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August 04, 1989 - Image 56

Resource type:
The Detroit Jewish News, 1989-08-04

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Orthodox Rabbis Named
In Default Case


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undreds of private
investors, including a
considerable number
of prominent Orthodox rabbis
and laymen, were shocked to
learn last week that a
respected Jewish community
figure with whom they had
deposited their savings
stands in default of $90
million in bank loans.
The central figure in the
complicated case is Alexander
Spitzer, a 70-year old
Holocaust survivor, who
recruited most of his investors
from the Orthodox circles
with which he has been pro-
minently identified for some
30 years.
The shock follows an earlier
one this year, when Spitzer,
who runs a number of in-
terlocking loan companies,
was named a defendant in a
landmark civil suit brought
by the Los Angeles city at-
torney. The suit charged 142
persons with racketeering
and fraud in the financing of
some of the worst slum hous-
ing in Los Angeles.
Among the private note
holders and limited partners
in Spitzer's companies, accor-
ding to a front page story in
the Los Angeles Times on on
July 22 are Dr. Norman
Lamm, president of the
Yeshiva University in New
York; his brother Maurice,
former rabbi of Beth Jacob
Congregation in Beverly
Hills and a past president of
the Southern California of
Rabbis; and author and film
critic Michael Medved, presi-
dent of the Pacific Jewish
Center, an Orthodox con-
gregation. A number of other
investors came from the
Soviet Jewish emigre
Private investments in
Spitzer's financial groups
stand at $40 to $50 million,
and all payments on these
funds have been stopped, ac-
cording to Joseph Eisenberg,
a bankruptcy attorney
representing Spitzer. Of the
$90 million in defaulted bank
loans, $60 million are owed to
the Bank of America.
However, most of the in-
vestors have not lost con-
fidence in Spitzer, who tried
to reassure 150 of them at a
friendly meeting on last
Thursday and vowed to make
good on his debts to the last
Medved, who has put more
than $100,000 in one of
Spitzer's loan companies, pro-

bably spoke for most of his
fellow investors, whom the
writer and critic described as
"a blue-ribbon array of some
of the most prominent names
in local traditional Judaism."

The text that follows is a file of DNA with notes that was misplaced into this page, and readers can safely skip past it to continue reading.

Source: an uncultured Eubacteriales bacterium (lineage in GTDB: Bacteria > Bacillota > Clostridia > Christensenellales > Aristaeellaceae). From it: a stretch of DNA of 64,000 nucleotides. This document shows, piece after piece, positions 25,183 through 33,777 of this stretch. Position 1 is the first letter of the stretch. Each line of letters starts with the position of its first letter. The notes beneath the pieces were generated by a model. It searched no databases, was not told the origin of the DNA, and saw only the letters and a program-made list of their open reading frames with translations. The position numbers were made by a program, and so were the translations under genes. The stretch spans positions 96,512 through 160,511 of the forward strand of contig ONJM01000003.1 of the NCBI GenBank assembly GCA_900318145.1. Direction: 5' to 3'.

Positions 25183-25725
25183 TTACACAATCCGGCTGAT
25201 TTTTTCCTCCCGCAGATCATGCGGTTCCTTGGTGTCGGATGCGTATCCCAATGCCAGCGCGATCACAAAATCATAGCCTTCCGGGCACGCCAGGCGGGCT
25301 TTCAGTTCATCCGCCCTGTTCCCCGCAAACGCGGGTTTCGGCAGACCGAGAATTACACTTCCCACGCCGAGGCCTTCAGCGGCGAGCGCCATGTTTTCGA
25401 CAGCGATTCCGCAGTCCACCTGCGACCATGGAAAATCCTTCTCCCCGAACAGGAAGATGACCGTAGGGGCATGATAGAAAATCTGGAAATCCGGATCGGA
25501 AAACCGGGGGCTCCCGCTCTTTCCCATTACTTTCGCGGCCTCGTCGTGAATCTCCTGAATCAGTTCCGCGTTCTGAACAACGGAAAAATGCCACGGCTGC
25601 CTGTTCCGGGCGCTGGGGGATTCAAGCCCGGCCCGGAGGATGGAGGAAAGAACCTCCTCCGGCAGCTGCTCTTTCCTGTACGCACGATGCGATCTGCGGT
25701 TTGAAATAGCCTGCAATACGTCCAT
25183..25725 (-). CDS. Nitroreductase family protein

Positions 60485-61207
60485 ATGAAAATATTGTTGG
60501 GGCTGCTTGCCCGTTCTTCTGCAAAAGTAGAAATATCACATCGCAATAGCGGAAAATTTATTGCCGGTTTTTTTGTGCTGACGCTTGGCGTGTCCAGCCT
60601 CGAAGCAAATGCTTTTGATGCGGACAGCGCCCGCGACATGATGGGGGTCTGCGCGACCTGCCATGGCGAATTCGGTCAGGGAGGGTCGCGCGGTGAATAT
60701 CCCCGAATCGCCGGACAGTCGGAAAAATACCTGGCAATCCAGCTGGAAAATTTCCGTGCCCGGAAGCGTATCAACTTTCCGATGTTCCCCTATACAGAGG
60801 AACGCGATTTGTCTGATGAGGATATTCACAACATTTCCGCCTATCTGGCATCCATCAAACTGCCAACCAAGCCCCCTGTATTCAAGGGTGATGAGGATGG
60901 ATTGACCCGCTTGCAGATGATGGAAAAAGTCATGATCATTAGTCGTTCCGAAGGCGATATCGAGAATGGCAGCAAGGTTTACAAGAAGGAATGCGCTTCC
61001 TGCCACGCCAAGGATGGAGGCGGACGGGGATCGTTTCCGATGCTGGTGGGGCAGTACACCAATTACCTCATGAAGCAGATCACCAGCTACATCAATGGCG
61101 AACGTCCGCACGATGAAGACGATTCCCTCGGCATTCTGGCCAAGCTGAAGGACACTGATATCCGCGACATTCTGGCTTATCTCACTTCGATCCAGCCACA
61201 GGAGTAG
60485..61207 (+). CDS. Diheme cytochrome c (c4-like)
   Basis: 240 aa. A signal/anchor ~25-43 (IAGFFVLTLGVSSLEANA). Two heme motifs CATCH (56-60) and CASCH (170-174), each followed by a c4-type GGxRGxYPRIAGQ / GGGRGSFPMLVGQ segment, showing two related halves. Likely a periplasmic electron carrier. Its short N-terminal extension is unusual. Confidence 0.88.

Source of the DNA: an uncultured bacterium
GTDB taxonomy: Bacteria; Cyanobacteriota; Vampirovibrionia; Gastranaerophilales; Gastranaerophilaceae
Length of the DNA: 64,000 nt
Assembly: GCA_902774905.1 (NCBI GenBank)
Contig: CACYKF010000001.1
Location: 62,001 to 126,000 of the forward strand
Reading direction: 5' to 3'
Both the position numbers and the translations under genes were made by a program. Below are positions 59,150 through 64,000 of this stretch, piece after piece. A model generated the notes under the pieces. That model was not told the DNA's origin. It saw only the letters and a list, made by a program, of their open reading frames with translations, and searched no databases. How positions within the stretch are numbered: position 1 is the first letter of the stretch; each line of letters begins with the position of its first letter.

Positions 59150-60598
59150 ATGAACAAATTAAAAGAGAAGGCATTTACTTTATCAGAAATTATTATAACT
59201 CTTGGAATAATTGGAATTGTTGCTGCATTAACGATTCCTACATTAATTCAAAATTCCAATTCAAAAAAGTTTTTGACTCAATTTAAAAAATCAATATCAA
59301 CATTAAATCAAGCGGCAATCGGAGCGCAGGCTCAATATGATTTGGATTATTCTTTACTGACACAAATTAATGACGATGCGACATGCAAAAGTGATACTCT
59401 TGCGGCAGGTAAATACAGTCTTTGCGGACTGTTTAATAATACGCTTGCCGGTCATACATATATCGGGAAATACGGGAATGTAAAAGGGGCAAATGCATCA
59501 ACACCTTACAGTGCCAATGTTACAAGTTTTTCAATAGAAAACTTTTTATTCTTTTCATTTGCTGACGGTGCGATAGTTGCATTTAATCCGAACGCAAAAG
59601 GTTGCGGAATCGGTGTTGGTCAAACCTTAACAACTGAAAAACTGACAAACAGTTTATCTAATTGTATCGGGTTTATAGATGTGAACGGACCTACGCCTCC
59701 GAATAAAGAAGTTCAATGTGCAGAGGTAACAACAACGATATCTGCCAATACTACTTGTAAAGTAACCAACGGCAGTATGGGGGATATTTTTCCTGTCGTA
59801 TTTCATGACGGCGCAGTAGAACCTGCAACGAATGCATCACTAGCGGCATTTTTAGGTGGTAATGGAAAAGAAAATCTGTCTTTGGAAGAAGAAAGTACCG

"This has all come as a
shock," Medved told the
Times. I believe the charges
against him (Spitzer) are pro-
bably in error. I maintain a
belief to the contrary that
Alex — Mr. Spitzer — is an
honorable man . . . I think it
is not only right but prudent
to allow him to work through
his current difficulties — with
our support."
Spitzer himself said he
blamed his problems on the
suit in March by the city at-
torney and public-interest
lawyers, and he has declared
that he never knowingly in-
vested in slum properties.
However, records in the case
indicate that some of his big-
gest borrowers came from the
ranks of the city's most
highly publicized slum lords.
In the civil suit, several of
Spitzer's loan companies are
accused of issuing loans on
slum buildings in excess of
their true value to reap short-
term gains in high loan fees
and high interest rates.
Last week, Spitzer reached
a partial out-of-court settle-
ment with the city attorney,
but he remains a defendant in
the law suit.

State Dept.
Wary Of Shift

Washington (JTA) — The
State Department warned
last week against putting too
much credit in news reports
that the Palestine Liberation
Organization has eased its
conditions for accepting
Israeli Prime Minister Yit-
zhak Shamir's peace
Such reports may be cir-
culating to the media as
"trial balloons or for other
reasons," State Department
spokeswoman Margaret Tut-
wiler said.
"History shows that one
should not make judgment,
policies or actions on what
may be inaccurate or
unauthorized statements,"
she said. "We deal with of-
ficial statements and actions
as they are related to us
through official channels."
But Tutwiler said the
Shamir plan is being taken
seriously both inside and out-
side the Middle East.
The PLO's more relaxed
conditions were revealed in
Jerusalem Post and Ha'aretz.

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